Ultimately, the moral of the story here is that Mainframe was hired for a reason. While they would later design some very toy accurate character models for the Transmetal and Fuzor characters that would come about in the show's second season, the artistic liberty taken for season one really helped to lock these designs in as characters first and toys second, rather than simply being animate action figures. That is perhaps a lesson that should have been taken to heart with some of the Japanese productions that came later and tended toward super accurate modelling of the product and not caring about the awkwardness, stiffness, and different measure of unreality that it led to. Beast Wars was visually dated within just a few years of being produced, but one of the things that keeps it from being unwatchable now is how ahead of its time it was for the level of emotion and expression, in a TV series level production. But there were sure some interesting stops on the way to that result!

TFormers Member Comments

NO COMMENTS YET - Start the Coversation by Posting Yours Now!

     (Membership Required)

More Beast Wars News
Happy Halloween! Today we've dug up the Halloween Horrorcons, the one and only attempt Hasbro ever made to make Halloween-themed Transformers toys. Who were they, what were they, where were they supposed to be available... and why don't you have any? We'll take a look at that after the jump.
Thanks to lord ginrai we have a first look at a page from this month's issue of Figure King Magazine, but as it happens, what's important right now is not what's in this issue, but what will be seen in next month's issue: Masterpiece Dinobot! A small teaser showing the beast mode of a grey prototype is used to promote next month's feature. While we have seen some early looks at the design of the next Beast Wars Masterpiece (see links below), this image does seem a bit more refined. We've got the new images for you in the full post, so come in and have a look!
Though I cannot speak for all of us here at TFormers, I am myself not a statue person. But this certainly makes me think twice. Prime 1 Studios has posted to Facebook showing their stunningly beautiful statue depicting Megatron as he appeared (more or less) in the first season of Beast Wars. The dino parts are a fair bit more detailed and "realistic" but otherwise this is a love letter to the original cartoon model. About the only fault I might find is the dismembered Dinobot on the base. The price for this is $1149, or $1199 for the exclusive version with the extra face option. Click through for mirrored photos!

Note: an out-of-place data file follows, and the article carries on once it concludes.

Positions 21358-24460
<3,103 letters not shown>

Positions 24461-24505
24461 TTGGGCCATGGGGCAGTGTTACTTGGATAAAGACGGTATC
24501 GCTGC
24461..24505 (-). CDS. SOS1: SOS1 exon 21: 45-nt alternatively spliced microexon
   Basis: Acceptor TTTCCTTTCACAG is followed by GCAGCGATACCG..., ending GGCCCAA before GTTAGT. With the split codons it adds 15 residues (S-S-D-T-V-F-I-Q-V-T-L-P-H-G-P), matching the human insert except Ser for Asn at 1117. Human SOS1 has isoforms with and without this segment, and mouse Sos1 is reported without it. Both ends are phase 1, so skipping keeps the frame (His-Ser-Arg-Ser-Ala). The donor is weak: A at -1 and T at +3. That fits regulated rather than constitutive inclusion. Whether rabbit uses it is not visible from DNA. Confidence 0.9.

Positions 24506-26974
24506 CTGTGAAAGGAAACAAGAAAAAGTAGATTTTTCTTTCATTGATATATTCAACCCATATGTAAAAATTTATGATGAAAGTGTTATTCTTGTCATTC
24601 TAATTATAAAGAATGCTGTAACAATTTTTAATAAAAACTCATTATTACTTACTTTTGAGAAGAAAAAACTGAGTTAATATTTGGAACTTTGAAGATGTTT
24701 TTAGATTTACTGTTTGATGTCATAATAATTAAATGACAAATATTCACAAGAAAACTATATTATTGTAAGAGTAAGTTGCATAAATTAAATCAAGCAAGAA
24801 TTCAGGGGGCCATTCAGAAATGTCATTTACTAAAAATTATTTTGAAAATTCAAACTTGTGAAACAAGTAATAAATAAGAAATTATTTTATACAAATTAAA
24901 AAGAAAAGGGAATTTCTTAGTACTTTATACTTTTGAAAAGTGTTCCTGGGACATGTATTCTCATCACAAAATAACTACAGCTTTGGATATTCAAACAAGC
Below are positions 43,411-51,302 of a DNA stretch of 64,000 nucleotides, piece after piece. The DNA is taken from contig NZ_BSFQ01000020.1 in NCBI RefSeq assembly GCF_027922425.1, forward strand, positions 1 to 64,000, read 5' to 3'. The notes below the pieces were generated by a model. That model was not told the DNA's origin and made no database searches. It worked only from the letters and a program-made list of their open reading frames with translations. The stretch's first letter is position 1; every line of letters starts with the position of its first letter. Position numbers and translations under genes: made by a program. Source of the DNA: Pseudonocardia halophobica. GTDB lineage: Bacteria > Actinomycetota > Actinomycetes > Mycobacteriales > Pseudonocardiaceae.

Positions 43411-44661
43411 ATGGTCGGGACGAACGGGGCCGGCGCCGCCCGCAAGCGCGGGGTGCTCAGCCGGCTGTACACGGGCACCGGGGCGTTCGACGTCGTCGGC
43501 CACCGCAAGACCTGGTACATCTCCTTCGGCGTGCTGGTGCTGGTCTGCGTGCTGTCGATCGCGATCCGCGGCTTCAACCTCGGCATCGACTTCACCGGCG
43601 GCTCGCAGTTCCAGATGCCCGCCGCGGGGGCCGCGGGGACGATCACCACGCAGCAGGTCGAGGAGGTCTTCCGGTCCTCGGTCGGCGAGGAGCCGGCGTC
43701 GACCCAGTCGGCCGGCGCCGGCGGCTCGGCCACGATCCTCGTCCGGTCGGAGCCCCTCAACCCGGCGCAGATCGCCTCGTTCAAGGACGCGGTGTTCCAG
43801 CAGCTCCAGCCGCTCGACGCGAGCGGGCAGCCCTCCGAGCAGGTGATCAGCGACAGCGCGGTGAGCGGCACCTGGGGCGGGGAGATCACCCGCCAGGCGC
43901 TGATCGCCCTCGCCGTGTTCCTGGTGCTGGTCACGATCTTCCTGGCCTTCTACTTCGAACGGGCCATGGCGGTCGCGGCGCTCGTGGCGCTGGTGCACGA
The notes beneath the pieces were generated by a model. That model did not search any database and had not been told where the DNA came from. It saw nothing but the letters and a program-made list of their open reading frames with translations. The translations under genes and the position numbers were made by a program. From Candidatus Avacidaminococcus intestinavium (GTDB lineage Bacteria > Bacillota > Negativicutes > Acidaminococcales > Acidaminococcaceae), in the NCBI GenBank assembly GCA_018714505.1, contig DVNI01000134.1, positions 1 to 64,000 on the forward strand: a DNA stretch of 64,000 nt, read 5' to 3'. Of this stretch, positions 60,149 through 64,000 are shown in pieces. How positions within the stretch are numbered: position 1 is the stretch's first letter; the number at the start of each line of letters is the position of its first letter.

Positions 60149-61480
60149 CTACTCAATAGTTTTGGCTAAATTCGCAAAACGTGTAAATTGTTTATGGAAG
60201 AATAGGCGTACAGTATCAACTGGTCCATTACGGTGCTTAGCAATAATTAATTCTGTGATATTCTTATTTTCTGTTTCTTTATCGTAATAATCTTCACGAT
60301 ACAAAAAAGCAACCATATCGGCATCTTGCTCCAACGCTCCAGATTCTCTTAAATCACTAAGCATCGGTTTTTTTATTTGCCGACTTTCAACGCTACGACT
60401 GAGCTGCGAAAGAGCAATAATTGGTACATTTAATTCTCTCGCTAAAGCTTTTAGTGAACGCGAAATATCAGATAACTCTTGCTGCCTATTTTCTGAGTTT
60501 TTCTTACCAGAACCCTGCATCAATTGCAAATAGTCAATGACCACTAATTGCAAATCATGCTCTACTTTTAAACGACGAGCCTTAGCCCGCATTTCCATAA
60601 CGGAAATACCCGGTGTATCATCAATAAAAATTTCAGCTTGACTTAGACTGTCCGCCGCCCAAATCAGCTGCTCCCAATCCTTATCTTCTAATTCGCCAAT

Reports are coming in that comics legend Len Wein - creator of Wolverine and Swamp Thing, writer of the "All New, All-Different" X-Men team, and editor of Alan Moore and Dave Gibbons' Watchmen - has passed away at the age of 69. While he is perhaps rightly best known for those accomplishments, Wein was also a screenwriter who worked on no less than four different Transformers series: G1, Beast Wars, Beast Machines, and most recently the current series, Robots In Disguise. Our condolences go out to Mr. Wein's friends and family.
We're always looking for the next BIG toy to put on the shelf, but what about the little 'formers? Those tiny bits of plastic depicting our favorite Transformers characters can be a lot of fun to collect. What's quite remarkable is the quantity and quality of toys you will find, especially from Japan. Where, gashapon (capsule toys) and other types of tiny collectibles are extremely popular. For this week's Far Out Friday, I am going ape with a look at some of the Beast Wars Optimus Primal small toys from Kabaya, Takara and Hasbro. See them all in the image gallery below.

Ochre Haze, all in my brain
Optimus Prime #13
Generations IDW Comic Book
Generations Power of The Primes Legends Class Figure
Generations Power of The Primes Legends Class Figure
Generations Power of The Primes Legends Class Figure
First Strike Transformers Special #1
Generations IDW Comic Book

Power of the Primes - Bringing It Together With Combination Diagram Images & Dreadwing Instructions

IDW December Transformers Sneak Peeks - Till All Are One & Transformers vs Visionaries

Design Transformers For Money - Boulder Media Hiring Character Designers


Facebook @TFormers

Twitter @TFormers

Entertainment News International (ENI) is the popular culture network for fans all around the world. Get the scoop on all the popular comics, games, movies, toys, and more every day!
Action Figures
Star Wars
© 2017 Entertainment News International - All images, trademarks, logos, video, brands and images used on this website are registered trademarks of their respective companies and or owners. All Rights Reserved. Data has been shared for news reporting purposes only. All content sourced by fans, online websites, and or other fan community sources. Entertainment News International is not responsible for reporting errors, inaccuracies, omissions, and or other liablities related to news shared here. We do our best to keep tabs on infringements. If some of your content was shared by accident. To have it removed right away, please [ Contact Us ].